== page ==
The Octoroon Themes

Themes and Meanings (Survey of Dramatic Literature)

Dion Boucicault’s drama was inspired by his visit to the American South and The Quadroon (1856), a novel by Thomas Mayne Reid. Ironically, The Octoroon premiered in New York four days after famed abolitionist John Brown was executed for his October 16, 1859, raid at Harpers Ferry, Virginia. Boucicault’s play, which focuses on the denial of liberty, identity, and dignity, opened during a period in American history when antislavery and pro-slavery sentiments were at near-zenith level.

The play is subtitled Life in Louisiana. Boucicault’s portrayal of antebellum life is an indictment of slavery. Thus he crafted a drama of social criticism. As an Irishman from a subjugated country, Boucicault was more sympathetic to the plight of the enslaved than many of his American contemporaries. Like Boucicault, George is an outsider who cannot fathom slavery’s complexities. His love interest, Zoe, is a young, compassionate, educated, beautiful woman who merits love and respect. George is sensitive to the way others interact with her; he cannot understand why some people act in a condescending manner to her. Although he has lived a shallow lifestyle in Paris, he redeems himself in Louisiana. His love for Zoe causes him to ignore material concerns and empowers him to eagerly defy barriers imposed by race, class, and tradition. Zoe, who has been raised and educated as a proper southern lady, rejects his marriage proposal because she is...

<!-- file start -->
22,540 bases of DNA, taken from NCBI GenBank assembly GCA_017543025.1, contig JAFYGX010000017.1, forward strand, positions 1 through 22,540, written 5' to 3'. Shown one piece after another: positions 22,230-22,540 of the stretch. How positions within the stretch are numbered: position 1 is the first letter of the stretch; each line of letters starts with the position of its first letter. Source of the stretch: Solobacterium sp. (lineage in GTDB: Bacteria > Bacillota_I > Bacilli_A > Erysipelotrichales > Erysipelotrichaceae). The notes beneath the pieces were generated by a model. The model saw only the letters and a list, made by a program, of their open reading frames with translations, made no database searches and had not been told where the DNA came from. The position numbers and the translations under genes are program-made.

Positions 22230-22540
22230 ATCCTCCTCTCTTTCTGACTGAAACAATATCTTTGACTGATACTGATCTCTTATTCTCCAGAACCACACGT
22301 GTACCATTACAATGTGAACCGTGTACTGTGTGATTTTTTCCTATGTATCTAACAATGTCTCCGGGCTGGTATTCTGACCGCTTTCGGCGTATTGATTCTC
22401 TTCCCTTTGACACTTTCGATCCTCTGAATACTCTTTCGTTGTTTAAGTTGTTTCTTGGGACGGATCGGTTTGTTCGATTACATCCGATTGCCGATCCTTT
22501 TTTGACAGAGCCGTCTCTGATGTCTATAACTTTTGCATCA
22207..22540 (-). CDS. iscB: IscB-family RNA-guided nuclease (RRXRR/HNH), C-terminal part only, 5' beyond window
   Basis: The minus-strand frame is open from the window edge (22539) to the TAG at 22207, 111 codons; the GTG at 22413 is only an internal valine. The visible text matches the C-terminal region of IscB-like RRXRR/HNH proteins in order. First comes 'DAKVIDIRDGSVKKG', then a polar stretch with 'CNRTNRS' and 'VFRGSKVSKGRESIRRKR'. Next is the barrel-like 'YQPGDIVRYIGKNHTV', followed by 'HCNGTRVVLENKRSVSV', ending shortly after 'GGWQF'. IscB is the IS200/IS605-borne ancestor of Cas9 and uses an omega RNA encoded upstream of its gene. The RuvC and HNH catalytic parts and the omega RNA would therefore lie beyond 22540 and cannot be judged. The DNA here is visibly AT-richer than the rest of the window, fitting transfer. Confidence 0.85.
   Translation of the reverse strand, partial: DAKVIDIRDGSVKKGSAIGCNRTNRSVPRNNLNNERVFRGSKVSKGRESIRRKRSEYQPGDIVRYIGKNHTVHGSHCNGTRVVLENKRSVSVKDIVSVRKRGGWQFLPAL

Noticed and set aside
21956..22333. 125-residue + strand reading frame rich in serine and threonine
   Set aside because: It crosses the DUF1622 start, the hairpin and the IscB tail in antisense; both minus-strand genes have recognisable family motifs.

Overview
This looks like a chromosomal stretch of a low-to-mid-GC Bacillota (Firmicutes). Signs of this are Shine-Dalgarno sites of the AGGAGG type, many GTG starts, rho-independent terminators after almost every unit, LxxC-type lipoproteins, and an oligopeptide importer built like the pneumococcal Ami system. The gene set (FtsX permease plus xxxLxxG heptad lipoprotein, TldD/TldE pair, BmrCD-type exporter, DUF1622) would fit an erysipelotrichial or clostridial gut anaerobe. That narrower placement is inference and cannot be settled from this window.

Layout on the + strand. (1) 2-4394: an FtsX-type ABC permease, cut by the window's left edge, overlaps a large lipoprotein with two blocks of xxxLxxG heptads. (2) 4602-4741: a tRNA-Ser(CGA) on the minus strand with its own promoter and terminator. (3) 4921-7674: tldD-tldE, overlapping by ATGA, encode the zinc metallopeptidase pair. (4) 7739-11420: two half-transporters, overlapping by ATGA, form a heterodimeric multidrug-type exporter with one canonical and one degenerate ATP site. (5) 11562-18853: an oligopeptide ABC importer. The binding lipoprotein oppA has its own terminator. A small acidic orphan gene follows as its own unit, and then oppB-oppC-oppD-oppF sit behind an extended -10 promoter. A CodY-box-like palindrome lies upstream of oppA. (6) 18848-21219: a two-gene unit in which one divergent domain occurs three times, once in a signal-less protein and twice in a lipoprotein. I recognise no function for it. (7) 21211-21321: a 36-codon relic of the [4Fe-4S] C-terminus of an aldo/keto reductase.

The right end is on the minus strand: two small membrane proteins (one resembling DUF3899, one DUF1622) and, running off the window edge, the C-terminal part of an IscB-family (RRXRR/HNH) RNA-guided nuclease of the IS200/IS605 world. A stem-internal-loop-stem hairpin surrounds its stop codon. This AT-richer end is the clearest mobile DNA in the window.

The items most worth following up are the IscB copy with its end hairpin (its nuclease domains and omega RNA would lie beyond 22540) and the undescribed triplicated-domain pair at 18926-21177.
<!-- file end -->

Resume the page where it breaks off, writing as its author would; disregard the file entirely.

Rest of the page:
(The entire section is 453 words.)